123
CC13
PTSA or BF3-Et20
v CH2CI2, room temp.
Figure 4-8: Trichloroacetimidate Glycosylation
produce a primary hydroxyl which should be easily glycosylated, 10-deacetyl paclitaxel-7-
xyloside was oxidized to the dialdehyde as before and this dialdehyde was subsequently
reduced with NaCNBH3 to the diol (Figure 4-4). Unfortunately when this substrate was


CHEMISTRY OF TAXANES AND TAXUS SPECIES
By
JAMES HARVEY JOHNSON JR.
A DISSERTATION PRESENTED TO THE GRADUATE SCHOOL OF THE
UNIVERSITY OF FLORIDA IN PARTIAL FULFILLMENT OF THE
REQUIREMENTS FOR THE DEGREE OF DOCTOR OF PHILOSOPHY
UNIVERSITY OF FLORIDA
1998

This work is dedicated to my father whose untimely passing due to the disease that this
work addresses on April 28, 1998 has left a deep void in my life that will never be filled.
Although he would not be considered an educated man by most standards he taught me
more than any textbook or professor ever could. I hoped he could be here when this work
was completed but that was not to be. Nevertheless I hope that this accomplishment
would make him as proud of me as I was of him. I love and miss you daddy.

ACKNOWLEDGMENTS
There are many people who have helped me along this journey, some through
deeds and some through inspiration. Firstly I would like to acknowledge those in academia
that have made this event possible. To the late Koppaka V. Rao, my graduate advisor, I
would I would like to give much thanks for his patience and understanding and for the
wisdom and experience which he has imparted on me. He will certainly be missed but I
hope to keep his memory alive through the work I accomplish throughout my career. To
the late Maya Ganguli, my undergraduate advisor and mentor, I would like to give thanks
for opening my eyes to the exciting world of chemistry. I could not have asked for a
teacher more caring and better suited than you to help me get started in my chemistry
education. I would also like to acknowledge other faculty members that have given their
time and energy so that I could accomplish this goal; John Perrin for accepting the duty of
being my graduate advisor upon Dr. Raos passing, Margaret James, Ken Sloan, and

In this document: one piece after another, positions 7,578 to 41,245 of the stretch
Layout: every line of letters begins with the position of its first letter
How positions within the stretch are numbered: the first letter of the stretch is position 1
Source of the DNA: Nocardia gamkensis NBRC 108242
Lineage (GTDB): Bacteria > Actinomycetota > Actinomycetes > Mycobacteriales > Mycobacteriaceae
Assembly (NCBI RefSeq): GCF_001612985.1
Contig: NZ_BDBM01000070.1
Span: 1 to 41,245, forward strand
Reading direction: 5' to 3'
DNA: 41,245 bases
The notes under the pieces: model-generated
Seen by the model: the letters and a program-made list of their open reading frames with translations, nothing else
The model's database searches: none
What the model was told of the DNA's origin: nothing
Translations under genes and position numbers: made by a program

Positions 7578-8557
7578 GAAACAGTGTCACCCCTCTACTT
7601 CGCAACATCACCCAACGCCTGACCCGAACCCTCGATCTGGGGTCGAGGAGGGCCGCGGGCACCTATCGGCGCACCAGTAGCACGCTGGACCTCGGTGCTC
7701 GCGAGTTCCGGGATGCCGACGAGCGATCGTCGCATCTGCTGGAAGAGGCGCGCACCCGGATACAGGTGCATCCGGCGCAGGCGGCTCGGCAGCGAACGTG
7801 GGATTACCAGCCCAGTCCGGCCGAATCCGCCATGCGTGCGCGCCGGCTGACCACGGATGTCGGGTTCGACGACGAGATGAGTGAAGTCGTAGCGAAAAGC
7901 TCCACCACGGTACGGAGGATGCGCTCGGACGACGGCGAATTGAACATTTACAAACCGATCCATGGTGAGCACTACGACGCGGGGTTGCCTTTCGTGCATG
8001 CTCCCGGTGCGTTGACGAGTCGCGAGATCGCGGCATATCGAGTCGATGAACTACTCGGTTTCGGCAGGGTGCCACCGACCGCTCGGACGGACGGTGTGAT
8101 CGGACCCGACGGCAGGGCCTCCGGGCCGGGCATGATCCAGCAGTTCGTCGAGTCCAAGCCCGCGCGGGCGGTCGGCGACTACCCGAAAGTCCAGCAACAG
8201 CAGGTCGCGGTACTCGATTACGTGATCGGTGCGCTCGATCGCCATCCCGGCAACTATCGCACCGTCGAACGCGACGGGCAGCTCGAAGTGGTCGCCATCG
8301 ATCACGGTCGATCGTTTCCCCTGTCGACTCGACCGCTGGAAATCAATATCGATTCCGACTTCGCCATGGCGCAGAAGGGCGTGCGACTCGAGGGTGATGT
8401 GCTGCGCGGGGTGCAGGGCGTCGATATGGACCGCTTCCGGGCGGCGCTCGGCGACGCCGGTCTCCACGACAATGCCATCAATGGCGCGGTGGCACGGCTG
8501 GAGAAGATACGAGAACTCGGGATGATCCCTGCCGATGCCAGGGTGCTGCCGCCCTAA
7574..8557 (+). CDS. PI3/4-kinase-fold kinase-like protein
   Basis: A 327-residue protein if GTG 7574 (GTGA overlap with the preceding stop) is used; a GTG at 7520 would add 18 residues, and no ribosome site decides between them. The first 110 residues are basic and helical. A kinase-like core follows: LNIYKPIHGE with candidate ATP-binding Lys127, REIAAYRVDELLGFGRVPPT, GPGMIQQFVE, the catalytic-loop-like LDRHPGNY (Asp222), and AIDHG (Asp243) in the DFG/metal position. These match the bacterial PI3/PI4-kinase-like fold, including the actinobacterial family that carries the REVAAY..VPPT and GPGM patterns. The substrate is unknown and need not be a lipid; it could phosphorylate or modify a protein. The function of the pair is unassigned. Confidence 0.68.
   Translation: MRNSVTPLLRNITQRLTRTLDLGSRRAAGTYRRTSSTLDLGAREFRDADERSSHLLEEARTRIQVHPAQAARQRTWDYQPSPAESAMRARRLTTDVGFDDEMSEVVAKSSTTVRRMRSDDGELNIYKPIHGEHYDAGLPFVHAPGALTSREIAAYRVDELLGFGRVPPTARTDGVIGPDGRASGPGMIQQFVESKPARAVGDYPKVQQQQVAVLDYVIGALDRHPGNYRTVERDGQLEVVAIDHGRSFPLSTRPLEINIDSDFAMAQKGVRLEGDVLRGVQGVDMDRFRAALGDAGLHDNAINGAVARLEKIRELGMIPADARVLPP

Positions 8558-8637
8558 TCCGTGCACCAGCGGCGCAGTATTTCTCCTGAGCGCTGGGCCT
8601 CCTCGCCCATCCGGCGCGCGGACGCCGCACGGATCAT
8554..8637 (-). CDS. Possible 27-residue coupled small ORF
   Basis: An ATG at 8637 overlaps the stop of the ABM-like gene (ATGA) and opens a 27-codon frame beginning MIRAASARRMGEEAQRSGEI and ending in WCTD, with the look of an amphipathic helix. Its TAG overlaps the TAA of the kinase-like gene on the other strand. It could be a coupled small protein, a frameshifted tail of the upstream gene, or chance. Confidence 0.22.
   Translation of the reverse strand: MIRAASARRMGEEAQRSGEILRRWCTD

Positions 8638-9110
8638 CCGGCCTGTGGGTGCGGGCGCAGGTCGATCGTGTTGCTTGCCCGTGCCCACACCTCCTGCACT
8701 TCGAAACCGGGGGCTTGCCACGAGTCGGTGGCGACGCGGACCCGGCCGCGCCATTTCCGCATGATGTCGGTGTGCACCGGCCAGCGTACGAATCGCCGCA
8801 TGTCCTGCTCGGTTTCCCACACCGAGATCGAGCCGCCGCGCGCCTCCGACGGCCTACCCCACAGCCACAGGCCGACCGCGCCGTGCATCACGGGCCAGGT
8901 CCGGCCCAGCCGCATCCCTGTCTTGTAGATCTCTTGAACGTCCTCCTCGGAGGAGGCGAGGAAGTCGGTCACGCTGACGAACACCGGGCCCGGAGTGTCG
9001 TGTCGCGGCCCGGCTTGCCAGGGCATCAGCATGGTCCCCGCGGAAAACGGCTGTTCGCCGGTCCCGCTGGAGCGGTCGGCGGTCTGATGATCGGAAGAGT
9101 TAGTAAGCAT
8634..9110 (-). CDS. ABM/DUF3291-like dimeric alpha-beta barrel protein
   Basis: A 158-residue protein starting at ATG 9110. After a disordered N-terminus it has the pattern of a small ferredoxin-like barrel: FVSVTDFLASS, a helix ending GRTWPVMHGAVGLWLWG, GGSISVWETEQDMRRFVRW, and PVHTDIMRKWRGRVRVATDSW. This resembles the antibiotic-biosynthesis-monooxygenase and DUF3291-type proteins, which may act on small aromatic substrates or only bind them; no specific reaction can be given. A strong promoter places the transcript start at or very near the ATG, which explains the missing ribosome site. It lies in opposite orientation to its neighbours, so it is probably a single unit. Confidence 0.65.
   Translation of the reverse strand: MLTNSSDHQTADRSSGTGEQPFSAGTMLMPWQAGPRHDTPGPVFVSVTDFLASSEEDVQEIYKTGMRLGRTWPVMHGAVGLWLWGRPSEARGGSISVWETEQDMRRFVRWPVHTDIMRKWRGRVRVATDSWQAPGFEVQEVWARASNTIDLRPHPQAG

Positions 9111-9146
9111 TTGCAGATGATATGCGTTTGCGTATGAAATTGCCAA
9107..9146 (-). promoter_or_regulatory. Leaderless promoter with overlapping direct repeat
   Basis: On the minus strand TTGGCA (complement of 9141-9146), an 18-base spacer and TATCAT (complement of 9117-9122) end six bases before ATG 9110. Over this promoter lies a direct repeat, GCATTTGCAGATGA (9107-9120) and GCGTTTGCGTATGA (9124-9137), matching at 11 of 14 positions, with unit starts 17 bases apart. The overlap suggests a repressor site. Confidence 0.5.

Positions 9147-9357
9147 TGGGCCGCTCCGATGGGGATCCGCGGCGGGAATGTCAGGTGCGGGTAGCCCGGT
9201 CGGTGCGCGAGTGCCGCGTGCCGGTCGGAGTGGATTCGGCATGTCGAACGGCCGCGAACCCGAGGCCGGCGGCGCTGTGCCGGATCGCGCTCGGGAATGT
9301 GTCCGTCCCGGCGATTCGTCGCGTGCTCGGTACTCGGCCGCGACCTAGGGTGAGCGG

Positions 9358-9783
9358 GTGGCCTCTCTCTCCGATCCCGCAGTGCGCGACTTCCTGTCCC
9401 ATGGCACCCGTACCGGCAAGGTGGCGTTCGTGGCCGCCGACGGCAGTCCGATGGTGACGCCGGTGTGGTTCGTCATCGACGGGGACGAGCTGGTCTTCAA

William Dolbier for serving on my thesis committee, and Bob Higgins for guidence and
always interesting conversation during my undergraduate studies. Finally I must give
thanks to my fellow students along the way both graduate and undergraduate with special
thanks to Veronica Hall and Bernice Kidd for their help and friendship during my
undergraduate years and to Ravi Orugunty and John Juchum whom I shared my trials and
tribulations with for the last 5 years as lab mates in Dr. Raos laboratory.

On more personal notes I first must give thanks to my wife, Amy, for all her
support through this ordeal. Many times I knew she wanted me to stay home more often,
many times I knew she was tired of living the impoverished life of a graduate student but
through it all she remained faithful and supportive and for this I owe her a large debt of
graditude. I would also like to acknowlegde the family of my wife for all their finacial
support that was given to us when we needed it. This also holds true for the families of my
sisters Melinda and Teresa. I am very grateful to you all for your support. Last of all I
would like to acknowledge my parents. It has been said that there is only one point in a
persons life in which he is totally at the mercy of fortune, this is when he is born. I must
say that I was blessed with parents who knew love and showed it to each other as well as
myself, and that they showed this love by instilling in me discipline, integrety, and respect.
I certainly could not be here today if it were not for them.
IV

TABLE OF CONTENTS
page
ACKNOWLEDGMENTS iii
LIST OF TABLES viii
LIST OF FIGURES ix
ABBREVIATIONS xii
ABSTRACT xiii
CHAPTERS
1 HISTORY AND BACKGROUD OF PACLITAXEL 1
Introduction I
Early Work and Structural Elucidation 1
Mechanism of Action 6
Total Synthesis 7
Structure-Activity Relationships 12
2 ISOLATION OF TAXOID AND NON-TAXOID COMPOUNDS
FROM TAXI 'S SPECIES 15
Large Scale Isolation Process 15
Isolation of Minor Compounds from the Bark of Taxus brevifolia 22
Synthesis of Taxamairin B 26
Isolation of Minor Compounds from Taxus floridana 35
Synthesis of Trans 2, 6-Dimethoxy Cinnamaldehyde 42
Experimental 44
Isolation of Minor Compounds from Taxus brevifolia 44
Acetylation of 1 (3-Hydroxy-7-Deacetyl Baccatin I 47
Isolation of Taxamairin A (38) from Taxus brevifolia 47
Methylation of Taxamairin A 48
Synthesis of Taxamairin B (39) 49
Isolation of Minor Compounds from Taxus floridana 57
v

page
Acetylation of Taxiflorine 61
Oxidation of Taxiflorine 61
Acetylation of Taxchinin L (83) 62
Synthesis ofTrans-2, 6-Dimethoxy Cinnamaldehyde (85) 62
3 PREPARATION OF NITRATE ESTERS OF PACLITAXEL
AND RELATED TAXANES 66
Complete Nitration of Paclitaxel and Related Taxanes 66
Regioselective Nitrations of Paclitaxel and Related Taxanes 70
Reaction of Taxanes Nitrate Esters 74
Complete Reductive Hydrolysis of Nitrate Esters with Zn
and Acetic Acid 74
Reaction with NaBH4 74
Reaction with Ammonium Sulfide 76
Acetylation of Taxane Nitrate Esters 76
Reaction with NaN3 77
Experimental 86
Complete Nitrations of Taxanes 86
Regioselective Nitration of Paclitaxel 88
Regioselective Nitration of 10-Deacetyl Baccatin III 89
Conversion of 10-Deacetyl Paclitaxel-7-(3-Xyloside to
10-Deacetyl Paclitaxel 122 91
Regioselective Nitrations of 10-Deacetyl Paclitaxel 92
Regioselective Nitration of 10-Deacetyl Paclitaxel-7-P-Xyloside 94
Reductive Denitration of Paclitaxel-7, 2-Dinitrate Ester 98
Reaction of Paclitaxel-7, 2-Dinitrate withNaBEL 98
Selective Denitration of Paclitaxel-7, 2-Dinitrate Ester 99
Acetylation of 10-Deacetyl Paclitaxel-7-(3-Xyloside-